I ask you, Cardinal Turkson, as President of the Pontifical Council for Justice and Peace, to inform the Justice and Peace Commissions of the Bishops’ Conferences, as well as the national and international organizations involved in environmental issues, of the establishment of the World Day of Prayer for the Care of Creation, so that, with due regard for local needs and situations, it can be properly celebrated with the participation of the entire People of God: priests, men and women religious and the lay faithful. For this reason, it will be the task of your Council, in cooperation with the various Episcopal Conferences, to arrange suitable ways of publicizing and celebrating the Day, so that this annual event will become a significant occasion for prayer, reflection, conversion and the adoption of appropriate lifestyles.

I ask you, Cardinal Koch, as President of the Pontifical Council for the Promotion of Christian Unity, to make the necessary contacts with the Ecumenical Patriarchate and with other ecumenical organizations so that this World Day can serve as a sign of a common journey in which all believers in Christ take part. It will also be your Council’s responsibility to ensure that it is coordinated with similar initiatives undertaken by the World Council of Churches.

In expressing my hope that, as a result of wide cooperation, the World Day of Prayer for the Care of Creation will be inaugurated and develop in the best way possible, I invoke upon this initiative the intercession of Mary, Mother of God, and of Saint Francis of Assisi, whose Canticle of the Creatures inspires so many men and women of goodwill to live in praise of the Creator and with respect for creation. As a pledge of spiritual fruitfulness, I impart my Apostolic Blessing to you, Eminent Brothers, and to all those who share in your ministry.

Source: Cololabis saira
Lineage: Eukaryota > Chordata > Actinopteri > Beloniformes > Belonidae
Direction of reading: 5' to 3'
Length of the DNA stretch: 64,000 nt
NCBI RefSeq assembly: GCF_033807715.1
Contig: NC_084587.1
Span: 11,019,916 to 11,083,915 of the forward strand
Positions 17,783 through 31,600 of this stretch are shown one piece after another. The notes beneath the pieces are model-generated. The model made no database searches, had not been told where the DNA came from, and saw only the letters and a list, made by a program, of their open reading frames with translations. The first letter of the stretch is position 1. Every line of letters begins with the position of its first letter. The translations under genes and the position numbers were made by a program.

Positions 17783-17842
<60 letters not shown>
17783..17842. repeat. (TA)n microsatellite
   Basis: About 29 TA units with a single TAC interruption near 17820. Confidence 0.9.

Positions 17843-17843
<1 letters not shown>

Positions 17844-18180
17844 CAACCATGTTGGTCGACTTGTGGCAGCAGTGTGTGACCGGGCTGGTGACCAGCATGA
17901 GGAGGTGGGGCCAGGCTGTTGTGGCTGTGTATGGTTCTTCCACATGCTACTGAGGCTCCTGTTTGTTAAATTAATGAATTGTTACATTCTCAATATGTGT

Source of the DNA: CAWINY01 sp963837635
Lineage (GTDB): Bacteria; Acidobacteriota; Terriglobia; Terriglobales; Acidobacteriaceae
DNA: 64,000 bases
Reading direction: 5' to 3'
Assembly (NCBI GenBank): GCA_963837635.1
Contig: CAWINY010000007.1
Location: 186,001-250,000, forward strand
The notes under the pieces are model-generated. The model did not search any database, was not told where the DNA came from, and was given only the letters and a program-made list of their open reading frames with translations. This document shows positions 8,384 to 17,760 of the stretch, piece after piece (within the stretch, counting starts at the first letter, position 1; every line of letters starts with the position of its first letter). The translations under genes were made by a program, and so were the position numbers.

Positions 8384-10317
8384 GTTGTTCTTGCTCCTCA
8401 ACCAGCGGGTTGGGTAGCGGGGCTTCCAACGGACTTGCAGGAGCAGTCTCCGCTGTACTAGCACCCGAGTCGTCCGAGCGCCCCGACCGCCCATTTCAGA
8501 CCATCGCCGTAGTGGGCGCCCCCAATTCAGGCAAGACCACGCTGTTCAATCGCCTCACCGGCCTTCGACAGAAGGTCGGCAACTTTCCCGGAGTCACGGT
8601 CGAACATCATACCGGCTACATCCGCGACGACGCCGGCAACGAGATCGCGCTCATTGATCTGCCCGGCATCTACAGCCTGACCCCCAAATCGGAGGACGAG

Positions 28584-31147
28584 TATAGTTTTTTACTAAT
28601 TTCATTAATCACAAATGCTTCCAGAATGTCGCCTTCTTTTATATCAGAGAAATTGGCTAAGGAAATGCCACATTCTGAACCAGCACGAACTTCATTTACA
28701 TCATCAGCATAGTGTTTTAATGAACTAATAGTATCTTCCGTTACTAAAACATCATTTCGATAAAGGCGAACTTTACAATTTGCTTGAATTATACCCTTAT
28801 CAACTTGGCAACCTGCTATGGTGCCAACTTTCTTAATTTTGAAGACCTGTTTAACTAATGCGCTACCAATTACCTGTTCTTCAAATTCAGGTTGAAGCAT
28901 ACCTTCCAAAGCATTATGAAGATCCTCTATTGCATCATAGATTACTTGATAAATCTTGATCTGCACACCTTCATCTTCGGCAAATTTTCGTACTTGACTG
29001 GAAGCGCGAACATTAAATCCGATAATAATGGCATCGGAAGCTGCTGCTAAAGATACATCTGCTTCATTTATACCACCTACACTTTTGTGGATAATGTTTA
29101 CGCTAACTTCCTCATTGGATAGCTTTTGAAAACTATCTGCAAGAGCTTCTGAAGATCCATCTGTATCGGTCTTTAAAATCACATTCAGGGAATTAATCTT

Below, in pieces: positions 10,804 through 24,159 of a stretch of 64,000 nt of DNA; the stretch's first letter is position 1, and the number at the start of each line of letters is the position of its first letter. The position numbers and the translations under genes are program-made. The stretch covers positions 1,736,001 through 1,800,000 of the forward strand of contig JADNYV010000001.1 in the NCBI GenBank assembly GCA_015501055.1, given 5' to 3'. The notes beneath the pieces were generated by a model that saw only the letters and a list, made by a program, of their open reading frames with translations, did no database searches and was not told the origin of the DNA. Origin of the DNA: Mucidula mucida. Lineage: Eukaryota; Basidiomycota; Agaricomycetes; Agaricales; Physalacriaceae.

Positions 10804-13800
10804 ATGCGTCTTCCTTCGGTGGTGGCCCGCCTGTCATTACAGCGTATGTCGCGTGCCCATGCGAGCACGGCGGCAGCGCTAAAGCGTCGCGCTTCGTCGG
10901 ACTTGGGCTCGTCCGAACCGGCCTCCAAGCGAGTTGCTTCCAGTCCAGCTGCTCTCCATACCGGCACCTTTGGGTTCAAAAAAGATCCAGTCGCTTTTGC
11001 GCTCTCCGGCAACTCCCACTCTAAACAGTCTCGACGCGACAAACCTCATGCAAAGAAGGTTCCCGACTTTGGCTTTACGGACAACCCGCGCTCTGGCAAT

From the the Vatican, 6 August 2015 Feast of the Transfiguration of the Lord.





Dates for your diary.....


Saturday October 20th


Fr. John Harris OP & Fr. Seamus Tuohy OP will talk on....

Mary, Mother of the Redeemer

“Mary’s role in the story of our redemption was no side show. As she was central then she remains so for us today.”

Venue: St. Mary’s Pastoral Centre, 368 Rua do Murtal, São Pedro do Estoril.


First Communion

First Communion preparation will commence on Sunday 30th September in N.S. Navegantes Cascais.

Class will be from 10.45am -11.45am each Sunday.

Contact: Fr. David, Tessa Brito, Charlotte Robinson.

Children’s liturgy will also commence on Sunday 30th September.


St. Mary’s Pastoral Centre

St. Mary’s will be closed until further notice to facilitate essential repairs.




“The essential fact of Christianity is that God thought all men worth the sacrifice of his Son.”

William Barclay

Scottish theologian, religious writes and broadcaster